Lord Krishna has said, “Do what you have to do, but without any expectations of any reward.”
In this busy life, we make infinite goals in our life. For example: I want to become a Mechanical Engineer; I want to work for a multi-national company; I want to buy organic vegetables so that I can maintain good health; I want to marry a rich girl without siblings; I need to have so much savings for my daughter’s marriage; I want to retire with a boat house;…..!!

We make multiple goals. But when we are unable to procure a result conforming to our goal or receive a reward that we had expected on completion of work, we become nervous, anxious or angry and consequently cause pain and hurt to ourselves as well as others. This hurt and pain is due to our attachment towards the fruit we expected and abhorrence towards the scenario wherein our expectation didn’t get fulfilled. This is why, Lord Krishna has said, just do your work and accept the result, be it positive or negative the way they are, with composure and equanimity.

By focusing on our work, we are actually working towards our goal. And we must put in our best efforts too to achieve the goal.

But when we succeed in attaining the goal, we must understand that it is because ‘currently my good karma that I’ve done in past has manifested’.

And similarly if, for some reason, we happen to fail in achieving our goal, we must know that it’s actually due to my karma and not because of the reason we can see outside that we failed. What we see outside is only a nimit (a visible cause) but the result is because of our own past karma, good or bad, which is the actual cause.
This understanding will help us accept whatever fruit we receive, with composure and equanimity.

Lord Krishna has never said, work without a goal.
In fact, he always had goals. Let me explain this with his own life experience. I am sure you know the story of Mahabharata wherein there was a struggle to achieve succession of the land between the two groups of cousins, named Pandavas and Kauravas. Pandavas and Kauravas had made an agreement that Pandavas would get five villages after 13 years of exile. After 13 years, when the Pandavas came back home, the Kauravas declined this agreement. Consequently, the Mahabharata war happened between Pandavas and Kauravas. With this background, I will continue with the example.

What was Lord Krishna’s goal?
Based on the principle of virtue and righteousness, the Pandavas must get their land according to the terms decided between Pandavas and Kauravas (Duryodhan and Dhitrashtra et al).

What was the effort to achieve the goal?
Lord Krishna made all his attempts to convince Duryodhan and Dhitrashtra, that Pandavas must get their land (5 villages) according to the terms decided earlier.
What was the result of his effort to achieve the goal?
Duryodhan and Dhitrashtra were not convinced. They did not want to give even an inch of their land to the Pandavas.

What were the effects of the result?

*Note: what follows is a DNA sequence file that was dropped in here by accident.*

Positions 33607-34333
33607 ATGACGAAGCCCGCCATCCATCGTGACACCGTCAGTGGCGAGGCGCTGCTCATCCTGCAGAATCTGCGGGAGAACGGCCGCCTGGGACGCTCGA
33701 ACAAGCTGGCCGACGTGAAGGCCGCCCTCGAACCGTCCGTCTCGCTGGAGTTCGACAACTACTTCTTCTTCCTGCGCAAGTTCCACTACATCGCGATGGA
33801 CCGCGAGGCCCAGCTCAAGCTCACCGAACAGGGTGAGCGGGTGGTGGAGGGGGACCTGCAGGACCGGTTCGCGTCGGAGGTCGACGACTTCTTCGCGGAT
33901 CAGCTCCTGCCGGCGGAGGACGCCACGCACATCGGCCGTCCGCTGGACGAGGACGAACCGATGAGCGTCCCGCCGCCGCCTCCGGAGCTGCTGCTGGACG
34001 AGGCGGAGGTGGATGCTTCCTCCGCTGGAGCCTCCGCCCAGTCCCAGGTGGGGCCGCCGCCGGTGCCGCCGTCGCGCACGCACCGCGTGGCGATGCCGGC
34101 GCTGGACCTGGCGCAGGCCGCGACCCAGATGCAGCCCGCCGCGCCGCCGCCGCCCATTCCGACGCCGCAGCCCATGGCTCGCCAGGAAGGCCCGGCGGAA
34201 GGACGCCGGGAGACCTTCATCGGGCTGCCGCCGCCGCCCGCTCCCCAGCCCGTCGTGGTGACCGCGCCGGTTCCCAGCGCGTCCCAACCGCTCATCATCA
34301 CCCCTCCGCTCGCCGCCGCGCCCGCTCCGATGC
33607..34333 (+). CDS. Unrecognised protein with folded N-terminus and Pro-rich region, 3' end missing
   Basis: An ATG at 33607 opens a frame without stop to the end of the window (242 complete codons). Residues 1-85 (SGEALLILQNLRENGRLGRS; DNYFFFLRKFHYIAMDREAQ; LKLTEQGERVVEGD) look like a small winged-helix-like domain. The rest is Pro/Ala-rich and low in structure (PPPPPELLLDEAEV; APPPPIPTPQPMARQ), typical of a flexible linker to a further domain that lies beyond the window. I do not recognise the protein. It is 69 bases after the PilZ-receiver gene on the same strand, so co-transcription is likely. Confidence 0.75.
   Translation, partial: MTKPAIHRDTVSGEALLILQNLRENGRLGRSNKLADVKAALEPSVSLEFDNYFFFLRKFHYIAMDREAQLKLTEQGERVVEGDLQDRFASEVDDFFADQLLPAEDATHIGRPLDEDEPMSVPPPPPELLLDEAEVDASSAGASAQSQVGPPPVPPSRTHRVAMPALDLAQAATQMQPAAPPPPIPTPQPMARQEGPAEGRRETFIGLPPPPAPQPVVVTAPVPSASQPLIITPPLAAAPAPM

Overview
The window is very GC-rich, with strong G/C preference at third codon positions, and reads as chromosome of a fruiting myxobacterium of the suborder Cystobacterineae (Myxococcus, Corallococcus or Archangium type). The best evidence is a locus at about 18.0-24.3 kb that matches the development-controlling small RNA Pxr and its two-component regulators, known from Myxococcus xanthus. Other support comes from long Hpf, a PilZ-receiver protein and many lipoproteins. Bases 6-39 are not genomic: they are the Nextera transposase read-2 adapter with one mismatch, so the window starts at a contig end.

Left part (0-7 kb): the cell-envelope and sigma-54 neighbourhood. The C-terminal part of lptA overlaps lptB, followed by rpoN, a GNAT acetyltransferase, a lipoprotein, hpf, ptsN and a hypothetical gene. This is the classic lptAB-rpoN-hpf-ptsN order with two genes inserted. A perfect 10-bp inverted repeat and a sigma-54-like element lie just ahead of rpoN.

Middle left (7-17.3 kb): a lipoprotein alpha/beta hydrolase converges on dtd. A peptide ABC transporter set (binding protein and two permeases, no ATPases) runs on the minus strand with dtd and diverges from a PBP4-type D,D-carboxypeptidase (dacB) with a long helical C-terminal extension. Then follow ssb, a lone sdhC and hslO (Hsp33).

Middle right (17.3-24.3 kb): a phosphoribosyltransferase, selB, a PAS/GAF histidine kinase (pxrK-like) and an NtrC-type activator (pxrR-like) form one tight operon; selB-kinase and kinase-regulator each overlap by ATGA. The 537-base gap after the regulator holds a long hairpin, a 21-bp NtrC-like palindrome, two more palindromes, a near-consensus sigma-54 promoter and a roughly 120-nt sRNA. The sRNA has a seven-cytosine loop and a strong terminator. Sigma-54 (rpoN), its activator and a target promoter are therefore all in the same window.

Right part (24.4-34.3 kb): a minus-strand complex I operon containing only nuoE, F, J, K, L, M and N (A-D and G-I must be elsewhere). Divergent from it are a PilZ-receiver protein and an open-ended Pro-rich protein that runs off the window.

Mahabharata war happened between Pandavas and Kauravas. Pandavas won the battle.

Learnings from Lord Krishna
Lord Krishna focused on the goal and worked out his best efforts to prevent the war.

But, both before and during the war, he had zero attachment or abhorrence towards the fruit of his efforts. He considered “War” as the fruit of karma, which could not be evaded! However, he faced the war, with complete knowledge that there is God, a Pure Soul, within every soldier’s heart and that God is immortal.

He imparted this knowledge to Arjun (a Pandava) as well, that ‘you must view everyone as a Pure Soul. Pure Soul is the ultimate God that we all have in our body. Therefore, in every person, see the God within him. If you see it that way, you will not bind any karma even if you kill the person.” This was the reason why Arjun got Moksha/Liberation in that same birth. If he had not seen the God within every person, he would have bound very bad karmas for killing so many people and would have gone to hell after death. However, that did not happen, because he saw God (Pure Soul) within every soldier in the war.

Summary of Lord Krishna’s impactful message
Make plans/goals in life. And try your best to work towards the goal. Focus on your karma, but without thinking about the fruit or the result that you would get on completion of your work.

And when the result is out, try and not be attached or have any abhorrence towards any kind of result that follows your efforts. If the result (fruit) is negative, if required, make alternate plans, but do not lament or fight or develop dislikes, rather accept the result and stay in equanimity. After all, it’s the result of our own past karma. If the results come positive, again we’ll just understand that it is due to some good karma done by us in past. If you look at it that way, you will be able to focus on your work properly and at the same time not bind many new karma.

Please know more here: https://www.dadabhagwan.org/path-to-happiness/spiritual-science/know-bha...

Author's Bio: 

Ambalal M. Patel was a civil contractor by profession. In June 1958, spontaneous Self-Realization occurred within Ambalal M. Patel. From this point on, Ambalal became a Gnani Purush, and the Lord that manifest within him became known as Dada Bhagwan. A Gnani Purush is One who has realized the Self and is able help others do the same. Param Pujya Dada Bhagwan used to go from town to town and country-to-country to give satsang (spiritual discourse) and impart the knowledge of the Self, as well as knowledge of harmonious worldly interactions to everyone who came to meet him. This spiritual science, known as Akram Vignan, is the step-less path to Self-realization.